I would not let them put their expectations on an order form - you should be in charge of what you can do and what the customer expects. You can also offer tiered pricing so that the customer is responsible for what to expect and what not to eapect... to do this much for this and if you don't want to crop the photo so as to include the foot and the hand I will have to recreate them so it would be this much more - or the cracks and stains for this much and the tiny salt and pepper spots that are everywhere would add this much ...

            Regarding the easy jobs;
            We have three part pricing, scanning, art work and the printing. Light art work and global adjustments, easy stuff is included free in the scanning fee. We will always do a test scan for free. We tell people (and it is true) if they give a perfect original we spend time making sure we keep the delicate detail in the whites and blacks, if it is problem original we spend time on adjustments so all images get work done on them regardless, which is included in the scanning charges. This helps to give people a reason to give us the easy jobs; they get the confidence we will do the best job possible and they don't feel so much like they are paying extra for the service.

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            • #7
              Make a few prints along the way.

              What i mean is. dont spend tooooo much time before you make your first print. Because you might be spending time on something that the customer doesn't even notice or care about. Make a proof as soon as possible and ( I guess) expect the customer to want to fix something. At least in my experience so far they always want to adjust something. That seems to be a given, so the trick is to find out as soon as possible what that is. Hope this makes sense.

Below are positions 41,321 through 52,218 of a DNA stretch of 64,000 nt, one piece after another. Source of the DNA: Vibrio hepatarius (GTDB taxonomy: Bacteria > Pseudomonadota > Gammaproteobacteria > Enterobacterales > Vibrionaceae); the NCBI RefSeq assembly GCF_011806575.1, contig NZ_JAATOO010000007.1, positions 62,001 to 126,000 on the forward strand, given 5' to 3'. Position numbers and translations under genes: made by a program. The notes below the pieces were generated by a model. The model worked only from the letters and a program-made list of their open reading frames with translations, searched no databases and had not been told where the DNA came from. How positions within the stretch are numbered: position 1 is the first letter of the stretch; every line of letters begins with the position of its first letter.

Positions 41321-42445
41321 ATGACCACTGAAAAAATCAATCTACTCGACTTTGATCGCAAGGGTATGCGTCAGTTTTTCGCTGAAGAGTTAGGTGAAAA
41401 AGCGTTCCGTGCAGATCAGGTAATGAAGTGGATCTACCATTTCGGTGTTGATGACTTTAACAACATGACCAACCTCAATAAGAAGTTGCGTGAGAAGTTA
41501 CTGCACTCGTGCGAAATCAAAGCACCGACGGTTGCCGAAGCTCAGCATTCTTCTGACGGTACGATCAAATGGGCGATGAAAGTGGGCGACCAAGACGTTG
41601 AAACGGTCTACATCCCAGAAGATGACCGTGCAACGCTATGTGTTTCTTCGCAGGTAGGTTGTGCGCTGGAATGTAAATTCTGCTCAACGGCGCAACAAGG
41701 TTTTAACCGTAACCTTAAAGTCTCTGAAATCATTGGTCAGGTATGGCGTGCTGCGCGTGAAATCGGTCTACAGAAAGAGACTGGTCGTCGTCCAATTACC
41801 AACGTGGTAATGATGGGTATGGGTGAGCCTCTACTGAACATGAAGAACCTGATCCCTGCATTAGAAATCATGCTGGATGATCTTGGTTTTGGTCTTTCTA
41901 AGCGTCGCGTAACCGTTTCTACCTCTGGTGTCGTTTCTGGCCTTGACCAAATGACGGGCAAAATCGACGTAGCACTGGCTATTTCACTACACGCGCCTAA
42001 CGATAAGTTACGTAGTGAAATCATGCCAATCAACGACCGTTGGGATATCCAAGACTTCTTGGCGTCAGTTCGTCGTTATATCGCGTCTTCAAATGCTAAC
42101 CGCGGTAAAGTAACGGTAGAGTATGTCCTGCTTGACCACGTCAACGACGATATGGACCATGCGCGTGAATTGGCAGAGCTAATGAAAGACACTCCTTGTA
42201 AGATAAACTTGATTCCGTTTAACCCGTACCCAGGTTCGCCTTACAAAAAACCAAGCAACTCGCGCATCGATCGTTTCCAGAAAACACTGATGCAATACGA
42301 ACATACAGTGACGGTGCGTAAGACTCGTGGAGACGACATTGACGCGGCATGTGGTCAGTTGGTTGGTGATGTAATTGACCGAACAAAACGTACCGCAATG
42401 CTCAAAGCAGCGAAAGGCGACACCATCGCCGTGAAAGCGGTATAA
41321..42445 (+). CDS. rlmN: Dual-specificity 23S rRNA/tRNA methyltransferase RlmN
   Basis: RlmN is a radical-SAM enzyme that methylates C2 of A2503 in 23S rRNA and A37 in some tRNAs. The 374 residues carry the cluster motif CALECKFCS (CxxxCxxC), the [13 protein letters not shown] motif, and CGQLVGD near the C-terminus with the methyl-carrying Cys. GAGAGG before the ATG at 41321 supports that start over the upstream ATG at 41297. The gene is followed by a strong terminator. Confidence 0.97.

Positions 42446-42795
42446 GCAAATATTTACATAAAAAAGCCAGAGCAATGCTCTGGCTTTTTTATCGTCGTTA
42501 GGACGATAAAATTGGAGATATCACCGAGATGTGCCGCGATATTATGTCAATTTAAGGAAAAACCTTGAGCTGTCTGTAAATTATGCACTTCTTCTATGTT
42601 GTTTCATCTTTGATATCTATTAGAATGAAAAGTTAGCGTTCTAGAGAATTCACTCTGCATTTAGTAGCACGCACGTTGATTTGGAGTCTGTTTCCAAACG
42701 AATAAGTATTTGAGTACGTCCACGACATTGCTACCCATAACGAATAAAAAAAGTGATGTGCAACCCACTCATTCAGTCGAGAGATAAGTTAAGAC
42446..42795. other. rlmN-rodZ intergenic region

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              • #8
                Yeah I had a gentleman tell me that he wanted more definition to the eyes, so I added some and he didn't like it which is fine but then... I put them back to the original and he told me they looked fake. I told him they were the original eyes but to show him I cropped out the eyes and put them side by side so he could see.

                I guess not having that on the order form would be a great idea. After all, if they have a specific idea they usually tell you anyways. I am now finding that I have a hard enough time just getting them to fill out an order form. They always use the contact me page.

                I'm sure over time I'll get to a flowing point. Where it's more comfortable to quote and send over proofs. It's just when you start out and you are trying to build up a business I think the extra stress is there because there's the thought of "is this going to take off?"

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                • #9
                  I find if I give my clients a form they skip through it, much better if you can, speak to them face to face and make your own notes and then give them a copy of your notes as a job sheet and have them concur. This gives them the opportunity to make any changes and also provides them with a copy of the agenda or requirements as specified by them.

                  It also adds to the 'personal' touch and builds repore.

                  Once in a while, you will realise that nothing you do, will fulfill a difficult expectation or a non understanding of what is able to be done, and then it is best to advise that you are not able to fulfill or complete the request to the satisfaction of the person and forego any form of payment.